Following Halloween safety tips is an easy way to enjoy the holiday without having to worry that someone will be hurt. Halloween is a great time for kids and adults, but it’s also a night when there are a lot of people out and about, which increases the risk of injuries as well as losing your little ones in the dark. That’s why it’s so important to be extra cautious, whether you’re heading out to trick or treat or are having a spooky party at home. Check out these easy Halloween safety tips and your day will be that much better.
Have you ever experienced the terror of thinking you lost track of your kid in the dark? It happens, which is why one of my best Halloween safety tips is to light your child up when you go out for candy. You can do this by attaching a couple of strips of reflective tape to his costume. I like to get my kids a couple of glow bracelets. They add a bit of spookiness to their costume and I can see them wherever they go.
That means costumes that aren’t so long that your child is going to trip and fall down. It also means staying away from costumes that include wigs, hats or masks that make it hard for your child to see. You also want to stay away from things like long swords or similar accessories because they can cause a real injury if your little one falls on them, says the American Academy of Pediatrics.
Carving jack-o-lanterns is one of the most enjoyable Halloween activities. But it stops being fun if you have to go to the emergency room for stitches. Let your child decorate a pumpkin with markers or paints. You can also have her draw her face and then you can carve it for her.
Whether you’re lighting pumpkin scented candles or the neighbors are lighting their pathway with luminaries, fire is a part of some Halloween fun and you must be careful so your child doesn’t get burned. Watch out for candles in jack-o-lanterns too. Be sure your child’s costume doesn’t get too close to the flame and make sure his hands steer clear too.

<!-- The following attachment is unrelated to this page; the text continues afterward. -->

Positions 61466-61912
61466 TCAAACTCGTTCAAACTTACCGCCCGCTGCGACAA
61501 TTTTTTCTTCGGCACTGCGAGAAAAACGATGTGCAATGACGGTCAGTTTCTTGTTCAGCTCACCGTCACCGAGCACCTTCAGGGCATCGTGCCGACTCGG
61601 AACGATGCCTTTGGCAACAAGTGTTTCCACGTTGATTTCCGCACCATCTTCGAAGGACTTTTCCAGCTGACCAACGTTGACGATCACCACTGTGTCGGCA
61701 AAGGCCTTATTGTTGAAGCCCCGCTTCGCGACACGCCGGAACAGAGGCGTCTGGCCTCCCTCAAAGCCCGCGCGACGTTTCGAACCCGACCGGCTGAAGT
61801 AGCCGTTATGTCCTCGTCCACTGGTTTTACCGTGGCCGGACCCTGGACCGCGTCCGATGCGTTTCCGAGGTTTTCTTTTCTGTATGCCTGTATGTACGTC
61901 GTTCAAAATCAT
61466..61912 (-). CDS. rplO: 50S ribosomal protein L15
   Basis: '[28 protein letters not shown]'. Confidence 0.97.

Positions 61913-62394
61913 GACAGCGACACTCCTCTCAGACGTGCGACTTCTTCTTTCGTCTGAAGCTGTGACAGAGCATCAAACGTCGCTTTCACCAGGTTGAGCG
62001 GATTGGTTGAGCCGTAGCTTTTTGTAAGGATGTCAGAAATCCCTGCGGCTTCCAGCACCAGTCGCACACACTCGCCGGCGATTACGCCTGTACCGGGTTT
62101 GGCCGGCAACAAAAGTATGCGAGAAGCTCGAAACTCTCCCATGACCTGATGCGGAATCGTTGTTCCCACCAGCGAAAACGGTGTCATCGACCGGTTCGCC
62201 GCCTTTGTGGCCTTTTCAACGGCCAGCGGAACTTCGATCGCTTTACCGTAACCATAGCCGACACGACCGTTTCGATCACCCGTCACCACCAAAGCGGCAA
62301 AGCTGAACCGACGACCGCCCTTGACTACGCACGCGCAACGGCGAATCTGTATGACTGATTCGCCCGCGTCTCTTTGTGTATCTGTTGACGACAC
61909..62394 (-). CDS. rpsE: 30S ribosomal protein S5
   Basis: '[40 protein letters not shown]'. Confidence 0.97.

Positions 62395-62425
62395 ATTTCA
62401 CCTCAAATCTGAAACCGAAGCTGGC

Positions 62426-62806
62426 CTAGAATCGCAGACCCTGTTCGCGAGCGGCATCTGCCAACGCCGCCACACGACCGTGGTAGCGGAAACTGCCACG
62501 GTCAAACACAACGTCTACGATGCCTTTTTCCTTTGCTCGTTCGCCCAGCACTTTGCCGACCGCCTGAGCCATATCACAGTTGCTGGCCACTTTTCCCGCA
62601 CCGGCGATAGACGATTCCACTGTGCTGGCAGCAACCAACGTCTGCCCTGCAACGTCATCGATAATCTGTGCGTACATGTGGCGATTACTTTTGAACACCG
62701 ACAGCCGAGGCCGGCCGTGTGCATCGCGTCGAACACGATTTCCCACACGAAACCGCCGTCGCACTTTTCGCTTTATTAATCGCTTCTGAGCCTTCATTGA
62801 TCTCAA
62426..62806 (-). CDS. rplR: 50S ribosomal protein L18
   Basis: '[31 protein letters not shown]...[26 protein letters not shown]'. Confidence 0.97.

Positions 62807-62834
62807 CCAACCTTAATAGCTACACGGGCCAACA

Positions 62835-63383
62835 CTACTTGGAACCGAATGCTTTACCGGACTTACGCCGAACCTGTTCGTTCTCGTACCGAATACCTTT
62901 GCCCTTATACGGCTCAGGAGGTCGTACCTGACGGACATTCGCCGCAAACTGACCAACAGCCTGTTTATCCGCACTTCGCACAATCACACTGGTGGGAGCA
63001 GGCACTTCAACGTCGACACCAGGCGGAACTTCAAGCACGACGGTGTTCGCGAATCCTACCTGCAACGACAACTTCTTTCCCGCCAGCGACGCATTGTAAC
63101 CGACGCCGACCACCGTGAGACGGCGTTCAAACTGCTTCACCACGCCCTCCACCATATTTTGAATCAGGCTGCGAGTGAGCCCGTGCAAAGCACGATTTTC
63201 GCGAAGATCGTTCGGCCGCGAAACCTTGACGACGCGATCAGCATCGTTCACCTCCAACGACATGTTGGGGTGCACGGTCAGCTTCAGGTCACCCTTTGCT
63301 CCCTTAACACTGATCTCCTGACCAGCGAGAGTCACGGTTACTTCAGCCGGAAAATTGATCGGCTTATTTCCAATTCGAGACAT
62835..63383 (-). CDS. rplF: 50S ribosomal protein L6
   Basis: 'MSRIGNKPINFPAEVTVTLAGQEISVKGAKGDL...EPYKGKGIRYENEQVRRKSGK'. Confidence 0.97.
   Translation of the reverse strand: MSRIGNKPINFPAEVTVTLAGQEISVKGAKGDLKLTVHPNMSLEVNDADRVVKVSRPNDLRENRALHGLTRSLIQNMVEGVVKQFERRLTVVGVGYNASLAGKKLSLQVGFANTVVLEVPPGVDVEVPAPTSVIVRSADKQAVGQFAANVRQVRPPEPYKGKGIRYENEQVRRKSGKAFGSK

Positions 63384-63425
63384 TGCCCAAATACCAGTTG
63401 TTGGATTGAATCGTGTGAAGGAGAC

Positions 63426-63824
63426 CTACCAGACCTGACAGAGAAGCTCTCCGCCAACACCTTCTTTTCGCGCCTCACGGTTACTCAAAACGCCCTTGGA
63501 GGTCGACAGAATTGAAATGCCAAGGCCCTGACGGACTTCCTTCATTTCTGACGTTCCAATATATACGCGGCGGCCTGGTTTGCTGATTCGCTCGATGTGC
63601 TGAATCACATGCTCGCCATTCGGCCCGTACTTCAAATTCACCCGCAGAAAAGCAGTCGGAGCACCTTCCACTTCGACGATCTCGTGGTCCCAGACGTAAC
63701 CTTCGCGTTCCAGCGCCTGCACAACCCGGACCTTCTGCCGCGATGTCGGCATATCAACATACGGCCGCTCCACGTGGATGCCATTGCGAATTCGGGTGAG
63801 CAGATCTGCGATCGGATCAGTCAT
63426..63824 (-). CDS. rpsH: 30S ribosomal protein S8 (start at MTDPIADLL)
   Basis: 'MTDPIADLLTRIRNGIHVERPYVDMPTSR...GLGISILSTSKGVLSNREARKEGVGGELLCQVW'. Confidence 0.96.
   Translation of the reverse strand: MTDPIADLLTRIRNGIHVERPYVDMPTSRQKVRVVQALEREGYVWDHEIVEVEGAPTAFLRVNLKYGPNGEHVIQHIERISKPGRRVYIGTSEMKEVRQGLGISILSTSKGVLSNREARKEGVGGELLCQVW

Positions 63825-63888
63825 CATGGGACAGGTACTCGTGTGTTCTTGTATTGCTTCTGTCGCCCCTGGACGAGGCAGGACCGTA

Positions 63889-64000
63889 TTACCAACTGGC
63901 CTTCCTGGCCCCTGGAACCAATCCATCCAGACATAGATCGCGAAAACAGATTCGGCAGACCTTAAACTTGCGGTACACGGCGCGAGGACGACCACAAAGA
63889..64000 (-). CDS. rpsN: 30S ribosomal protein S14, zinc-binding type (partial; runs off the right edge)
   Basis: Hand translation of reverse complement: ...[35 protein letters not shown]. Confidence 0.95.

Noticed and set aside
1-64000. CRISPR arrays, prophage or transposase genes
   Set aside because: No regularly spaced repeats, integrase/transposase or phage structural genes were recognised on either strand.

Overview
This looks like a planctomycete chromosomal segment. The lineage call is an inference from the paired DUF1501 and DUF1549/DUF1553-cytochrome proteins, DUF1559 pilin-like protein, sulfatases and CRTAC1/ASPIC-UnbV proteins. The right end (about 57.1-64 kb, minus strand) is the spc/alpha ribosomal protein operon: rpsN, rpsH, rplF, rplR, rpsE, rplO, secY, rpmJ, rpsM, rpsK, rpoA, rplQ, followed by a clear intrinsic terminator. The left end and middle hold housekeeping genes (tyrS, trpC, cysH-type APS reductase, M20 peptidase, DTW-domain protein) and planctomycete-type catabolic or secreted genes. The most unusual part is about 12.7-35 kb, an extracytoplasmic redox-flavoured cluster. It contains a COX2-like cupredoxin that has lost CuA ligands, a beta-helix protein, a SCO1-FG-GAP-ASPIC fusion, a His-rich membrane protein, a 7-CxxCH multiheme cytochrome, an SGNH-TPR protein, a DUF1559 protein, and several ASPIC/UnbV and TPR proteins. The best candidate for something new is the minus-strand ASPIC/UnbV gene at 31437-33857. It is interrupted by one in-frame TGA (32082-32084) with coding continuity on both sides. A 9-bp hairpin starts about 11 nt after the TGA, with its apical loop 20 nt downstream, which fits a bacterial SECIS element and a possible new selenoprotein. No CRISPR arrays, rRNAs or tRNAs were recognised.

There’s something in the air on Halloween that can make kids forget the rules. However, it’s vitally important that they stay on the sidewalk while you are out trick or treating. That way they aren’t at risk of getting hit by a car whose driver doesn’t see them in the dark. Watch out for cars backing out of driveways too.
Never go into a person’s home. That’s the bottom line. Don’t let your children step into a person’s entryway or foyer while they wait for candy and make sure that older kids who are trick or treating without an adult understand the dangers of going into a stranger’s house. If someone invites your child in, help them politely decline.
There’s nothing better than a couple of pounds of candy to make your kid’s day, right? And yours too since chances are you’ll be raiding the candy stash after they go to bed. I know I will. Before letting your child eat any of his loot, go through the entire pile and get rid of suspicious looking candy, treats that aren’t individually wrapped and homemade goodies (unless you know and trust the person who made them).
How do you keep your family safe on Halloween? I use each of these tips every year and I’m happy to report that my kids have never been harmed on Halloween. Do you have any other safety tips to add?
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